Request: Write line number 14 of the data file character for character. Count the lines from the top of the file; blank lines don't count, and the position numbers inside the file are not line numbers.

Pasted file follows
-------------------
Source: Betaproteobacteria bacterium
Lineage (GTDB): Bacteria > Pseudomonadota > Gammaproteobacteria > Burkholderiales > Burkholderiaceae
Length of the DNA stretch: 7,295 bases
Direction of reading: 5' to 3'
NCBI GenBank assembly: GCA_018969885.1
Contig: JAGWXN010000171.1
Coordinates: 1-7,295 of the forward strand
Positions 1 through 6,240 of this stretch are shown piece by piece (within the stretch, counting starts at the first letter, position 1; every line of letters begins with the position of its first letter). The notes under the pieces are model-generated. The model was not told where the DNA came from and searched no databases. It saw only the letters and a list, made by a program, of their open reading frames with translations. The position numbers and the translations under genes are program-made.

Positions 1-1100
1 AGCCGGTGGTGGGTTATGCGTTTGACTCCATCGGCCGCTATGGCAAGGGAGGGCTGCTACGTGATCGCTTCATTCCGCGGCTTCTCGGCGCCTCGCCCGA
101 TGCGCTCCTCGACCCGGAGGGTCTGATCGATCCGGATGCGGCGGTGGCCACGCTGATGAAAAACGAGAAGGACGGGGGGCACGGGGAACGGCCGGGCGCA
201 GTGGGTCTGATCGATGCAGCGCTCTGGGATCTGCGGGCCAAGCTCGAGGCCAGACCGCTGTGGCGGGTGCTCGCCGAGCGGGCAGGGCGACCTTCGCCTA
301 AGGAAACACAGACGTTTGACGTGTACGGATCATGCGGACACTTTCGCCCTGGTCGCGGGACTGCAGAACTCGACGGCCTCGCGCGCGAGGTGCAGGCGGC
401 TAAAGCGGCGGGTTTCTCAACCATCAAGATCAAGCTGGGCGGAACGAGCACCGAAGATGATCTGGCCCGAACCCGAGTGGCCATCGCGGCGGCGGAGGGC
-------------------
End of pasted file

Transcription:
401 TAAAGCGGCGGGTTTCTCAACCATCAAGATCAAGCTGGGCGGAACGAGCACCGAAGATGATCTGGCCCGAACCCGAGTGGCCATCGCGGCGGCGGAGGGC